“Are you the yellow-and-black Thai restaurant next to Hungry Jack’s?”
It’s a question Daisy Miller, who owns Sukhumvit Soi 38 with Thai-born husband and chef Terry Intarakhamhaeng, and front-of-house manager Lucy Lamport, has fielded repeatedly.
It became the Pulteney Street restaurant’s identity. “We were very nervous to step away from that after four years,” says Daisy. “But we realised Terry’s food was better than the interior – by a long shot.”
“People were walking in thinking it was just a suburban Thai restaurant in the city, that it should be cheap, that it should be fast. Because of the kind of food [Terry] does, it’s neither of those things.”
Crafty Design’s Candice Papagiannis and Dave Lawson worked on the refurb and rebrand. The brief drew from Terry’s colourful backstory: “He’s a birdwatcher, he’s been a monk and what connects those two things is dawn and dusk,” Daisy explains.
After a three-week renovation, the slimline space is almost unrecognisable from its former self.
“It’s really about the dawn light,” says Daisy. Gone are imposing black walls and bright-yellow accents. A calming two-tone paintjob – half buckwheat, half white – flows down to neutral-coloured tiles. Suspended above simple timber furniture, rooster cages handcrafted in Thailand serve as light fixtures. The tableware (sourced primarily across Southeast Asia) adds hints of pale blue, grey and white.
While Sukhumvit Soi 38 takes its name from Bangkok’s famous street-food market, “Thai food is much more than that,” says Terry. “The street-food theme we opened with limited our capacity to introduce people to new dishes.”
Now, the menu zooms in on Thailand’s six regions. Much like a wine list, each dish’s region of origin is listed below it.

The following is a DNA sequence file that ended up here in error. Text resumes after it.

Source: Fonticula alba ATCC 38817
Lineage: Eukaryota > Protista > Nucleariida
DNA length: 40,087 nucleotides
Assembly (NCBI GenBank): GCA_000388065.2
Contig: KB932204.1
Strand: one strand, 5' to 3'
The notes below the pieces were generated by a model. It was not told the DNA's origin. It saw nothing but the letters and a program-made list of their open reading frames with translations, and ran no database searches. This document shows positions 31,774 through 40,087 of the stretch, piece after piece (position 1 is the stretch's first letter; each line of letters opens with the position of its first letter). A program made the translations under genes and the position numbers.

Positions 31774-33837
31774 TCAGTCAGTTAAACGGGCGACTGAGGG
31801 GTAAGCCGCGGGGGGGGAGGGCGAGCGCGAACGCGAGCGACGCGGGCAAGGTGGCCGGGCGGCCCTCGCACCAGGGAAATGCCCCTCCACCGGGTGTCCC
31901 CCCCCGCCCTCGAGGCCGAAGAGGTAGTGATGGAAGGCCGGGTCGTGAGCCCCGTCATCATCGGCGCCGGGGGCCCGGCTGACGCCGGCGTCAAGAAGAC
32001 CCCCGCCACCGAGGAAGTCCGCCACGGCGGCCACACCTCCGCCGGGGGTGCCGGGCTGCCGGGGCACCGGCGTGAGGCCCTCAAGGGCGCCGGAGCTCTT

As is customary, the previous “feed-me” menu progressed through snacks and starters, salads, and curries and stir-fries. “We were always really uncomfortable with that ‘cause it’s not how Thai people eat – everything’s on the table at once,” Daisy says.
The newly instated three-course iteration traverses Thailand from the bottom up. Start with the south, move through central Thailand and finish in the north. Unlike a “Westernised” banquet menu, each region’s snacks, salads and mains arrive at the table (and are meant to be enjoyed) together, in one course. “Eat just the way a family in [that region] would eat,” says Daisy.
Matched wines (from a more-than-doubled list) align with the region’s main flavour profile. Though Daisy’s considering the prospect of simply matched “booze”. “I feel strongly that some things are just better with beer,” she says.
Terry’s masters in environmental sustainability (he’s a man of many talents) comes through in the menu. Two southern-style dishes reduce the restaurant’s reliance on farmed meat: there’s a goat curry with betel leaf and a take on oxtail curry that subs in an eight-hour-cooked kangaroo tail.
“I don’t think we’ll ever be able to get rid of the pad thai or green curry,” Daisy says of the Soi 38 staples. She feels similarly about the spring rolls, which are now stuffed – quite fancily – with lobster. “If we’re gonna have them on the menu, they have to be special.”
Sukhumvit Soi 38
54 Pulteney Street, Adelaide
(08) 8223 5472
Mon to Fri 11.30am–2.30pm, 5.30pm–10pm